WORST: Ricky Gervais. He bumbled his way through the presentation of Best Actress - Musical or Comedy while holding a glass of booze and giggling like he was so proud to have come up with mean jokes that made the audience chuckle politely. Déjà vu!
BEST: Frances McDormand reacting to things. She stared.
BEST: Kristen Wiig and Bill Hader's loony take on famous movie lines. Their bit was nowhere near as sharp as Wiig inventing movie plots with Will Ferrell at the 2013 Globes, but we still say they should host next year's awards.
BEST: Jeffrey Tambor's win for "Transparent." Tambor somehow made it through "The Larry Sanders Show" and "Arrested Development" without a single Golden Globe nomination, yet "Transparent" is so fantastic that we aren't even screaming about what retribution this is. "This is much bigger than me," he said when he got to the stage. Bravo.
BEST: HBO went home nearly empty-handed. Matt Bomer ("The Normal Heart") was the source of HBO's only Globe, which we don't say to spite the network's excellent slate of programming. We say it to point out that there is superb television also happening on Netflix, Amazon, Showtime, FX, The CW and SundanceTV, not to mention the many wonderful networks that didn't take home hardware.
BEST: Seeing these two together. Joint Gyllenhaal nominations at every award show please!
BEST: Julianna Margulies and Don Cheadle presenting George Clooney's Cecil B. DeMille Award.
Margulies: "Has he ever asked you to tour a disaster area with him?"
Cheadle: "Yeah, I went to the set of 'Monuments Men.'"
BEST: Tina and Amy's Oprah joke.
Tina: “Our next presenter is a woman who’s known by only one name.”
WORST: Letting Michael Keaton talk as long as he did. Heartfelt, sure, and it introduced us to his attractive son. But the telecast had 20 minutes left, and two commercial breaks later, everyone was frantic about being behind schedule.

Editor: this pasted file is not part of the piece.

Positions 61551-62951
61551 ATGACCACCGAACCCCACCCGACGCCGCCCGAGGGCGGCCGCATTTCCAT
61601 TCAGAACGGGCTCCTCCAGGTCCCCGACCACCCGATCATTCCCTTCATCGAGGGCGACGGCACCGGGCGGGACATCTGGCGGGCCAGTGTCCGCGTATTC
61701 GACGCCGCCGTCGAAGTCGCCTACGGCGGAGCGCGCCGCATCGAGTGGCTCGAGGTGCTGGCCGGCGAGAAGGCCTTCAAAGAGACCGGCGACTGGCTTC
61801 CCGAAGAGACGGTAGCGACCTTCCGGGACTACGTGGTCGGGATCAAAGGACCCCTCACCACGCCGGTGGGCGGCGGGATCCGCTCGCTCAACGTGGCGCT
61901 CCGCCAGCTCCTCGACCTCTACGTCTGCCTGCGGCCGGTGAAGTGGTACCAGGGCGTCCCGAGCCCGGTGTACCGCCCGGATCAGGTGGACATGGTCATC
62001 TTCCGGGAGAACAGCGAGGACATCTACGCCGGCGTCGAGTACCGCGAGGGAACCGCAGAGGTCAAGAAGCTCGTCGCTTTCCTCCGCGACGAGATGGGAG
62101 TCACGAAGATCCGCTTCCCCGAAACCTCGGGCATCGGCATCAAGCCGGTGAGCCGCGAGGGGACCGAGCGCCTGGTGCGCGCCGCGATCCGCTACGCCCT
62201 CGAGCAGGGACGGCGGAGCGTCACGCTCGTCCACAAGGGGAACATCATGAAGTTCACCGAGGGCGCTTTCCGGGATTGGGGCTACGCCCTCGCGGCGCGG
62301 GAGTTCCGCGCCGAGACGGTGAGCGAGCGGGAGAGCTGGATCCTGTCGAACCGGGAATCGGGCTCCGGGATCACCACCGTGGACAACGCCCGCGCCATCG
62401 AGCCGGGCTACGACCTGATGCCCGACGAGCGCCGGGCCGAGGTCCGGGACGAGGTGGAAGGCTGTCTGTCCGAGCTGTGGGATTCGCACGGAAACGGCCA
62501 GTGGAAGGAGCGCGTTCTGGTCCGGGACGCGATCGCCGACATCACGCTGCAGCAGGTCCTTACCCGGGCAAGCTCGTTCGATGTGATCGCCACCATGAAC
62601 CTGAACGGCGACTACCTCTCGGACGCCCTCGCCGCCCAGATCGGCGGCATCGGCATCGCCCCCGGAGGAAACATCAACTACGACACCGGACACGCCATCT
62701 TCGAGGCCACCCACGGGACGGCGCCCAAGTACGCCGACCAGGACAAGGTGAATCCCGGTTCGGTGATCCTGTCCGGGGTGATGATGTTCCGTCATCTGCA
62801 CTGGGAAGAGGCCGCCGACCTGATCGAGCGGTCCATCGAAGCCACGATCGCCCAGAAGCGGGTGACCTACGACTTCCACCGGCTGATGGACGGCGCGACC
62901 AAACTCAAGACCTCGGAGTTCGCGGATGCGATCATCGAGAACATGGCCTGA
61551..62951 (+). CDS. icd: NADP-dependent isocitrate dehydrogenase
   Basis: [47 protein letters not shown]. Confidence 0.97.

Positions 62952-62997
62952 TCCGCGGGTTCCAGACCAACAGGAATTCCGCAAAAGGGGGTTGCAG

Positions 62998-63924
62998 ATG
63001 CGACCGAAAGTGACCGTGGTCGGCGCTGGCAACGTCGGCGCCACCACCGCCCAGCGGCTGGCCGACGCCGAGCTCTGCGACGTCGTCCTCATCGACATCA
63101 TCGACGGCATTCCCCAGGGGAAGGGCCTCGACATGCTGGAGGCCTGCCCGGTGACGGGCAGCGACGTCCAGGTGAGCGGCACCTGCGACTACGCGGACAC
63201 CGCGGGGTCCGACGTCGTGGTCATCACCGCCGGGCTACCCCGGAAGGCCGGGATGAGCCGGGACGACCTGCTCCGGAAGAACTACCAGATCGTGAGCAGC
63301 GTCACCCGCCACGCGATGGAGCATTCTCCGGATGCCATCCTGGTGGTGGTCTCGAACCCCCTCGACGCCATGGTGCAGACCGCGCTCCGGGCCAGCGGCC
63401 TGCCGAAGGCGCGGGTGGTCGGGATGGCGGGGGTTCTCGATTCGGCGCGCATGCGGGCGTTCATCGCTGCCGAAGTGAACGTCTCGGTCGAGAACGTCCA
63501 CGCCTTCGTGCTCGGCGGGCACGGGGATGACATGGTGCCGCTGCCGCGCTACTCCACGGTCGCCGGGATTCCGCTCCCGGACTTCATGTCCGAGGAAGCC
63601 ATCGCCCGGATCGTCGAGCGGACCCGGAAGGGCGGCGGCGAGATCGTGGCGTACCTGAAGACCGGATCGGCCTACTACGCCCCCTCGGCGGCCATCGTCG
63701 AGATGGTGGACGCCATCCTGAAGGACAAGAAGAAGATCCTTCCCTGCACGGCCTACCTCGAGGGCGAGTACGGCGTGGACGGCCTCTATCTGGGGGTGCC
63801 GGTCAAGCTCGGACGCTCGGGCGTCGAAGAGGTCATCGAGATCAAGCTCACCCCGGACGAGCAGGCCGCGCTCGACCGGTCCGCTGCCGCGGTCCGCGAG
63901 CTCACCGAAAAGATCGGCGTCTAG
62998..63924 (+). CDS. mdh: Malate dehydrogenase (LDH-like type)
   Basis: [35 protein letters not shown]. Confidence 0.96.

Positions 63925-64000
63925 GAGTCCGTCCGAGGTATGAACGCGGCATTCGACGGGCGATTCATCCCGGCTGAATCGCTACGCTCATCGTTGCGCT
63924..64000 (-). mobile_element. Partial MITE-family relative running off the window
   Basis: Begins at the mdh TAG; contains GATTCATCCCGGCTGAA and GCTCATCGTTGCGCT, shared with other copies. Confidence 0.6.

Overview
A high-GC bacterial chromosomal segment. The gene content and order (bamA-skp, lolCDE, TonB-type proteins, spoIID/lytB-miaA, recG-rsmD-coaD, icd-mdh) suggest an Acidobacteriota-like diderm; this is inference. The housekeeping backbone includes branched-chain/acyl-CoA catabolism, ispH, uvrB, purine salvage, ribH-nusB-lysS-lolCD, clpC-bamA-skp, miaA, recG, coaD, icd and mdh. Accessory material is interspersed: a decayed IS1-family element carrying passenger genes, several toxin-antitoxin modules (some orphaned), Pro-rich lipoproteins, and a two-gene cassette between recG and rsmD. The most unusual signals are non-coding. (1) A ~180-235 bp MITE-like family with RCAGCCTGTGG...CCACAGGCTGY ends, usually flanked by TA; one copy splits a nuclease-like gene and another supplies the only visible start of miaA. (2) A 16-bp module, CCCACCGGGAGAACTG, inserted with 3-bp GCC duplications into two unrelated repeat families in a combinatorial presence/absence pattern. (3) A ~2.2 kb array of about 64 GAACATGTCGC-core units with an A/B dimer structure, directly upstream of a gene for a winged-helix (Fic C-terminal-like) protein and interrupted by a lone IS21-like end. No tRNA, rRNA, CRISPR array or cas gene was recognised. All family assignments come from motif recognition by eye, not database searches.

BEST: "The Grand Budapest Hotel" keeping the Oscar race interesting. Amid one of the haziest Oscar derbies in recent memory, we answered few questions about what will take home Academy Awards next month. "The Grand Budapest Hotel" was expected to win the Globes' screenplay prize and "Birdman" was predicted to win Best Picture - Musical or Comedy, but their flip-flopping points to an interesting ride between now and Feb. 22. (Who are we kidding? "Boyhood" is winning.)
BEST: Wes Anderson trolling the Hollywood Foreign Press Association. Anderson started his Best Picture - Musical or Comedy speech by saying he's "not going to spend many of my few seconds up here thanking people like ...," and then named a bushel of people associated with "The Grand Budapest Hotel." But he made it clear he was spotlighting those who are truly important: “Instead, I’m going to focus on the membership of the Hollywood Foreign Press: Yorum and Dagmar and Yukiko and Munawar and Lorenzo, Armando, Husam, Jean-Paul, Hans, Helmut -- these are the people I want to thank tonight, and many others with names nothing like theirs, but equally captivating -- Kirpi, Erkki, Anke, and so on. I thank you for this Golden Globe.”
WORST: Someone didn't turn on the air conditioning. Paramedics were called after an unnamed attendee passed out because the lights were too hot. Everyone seemed to glisten a little more than usual, and Frances McDormand, when not burning a hole in the stage with her eyes, was seen fanning herself. Just look at Clive Owen!
WORST: Not enough Tina and Amy overall. This was their last time hosting!
Overall grade: 6.84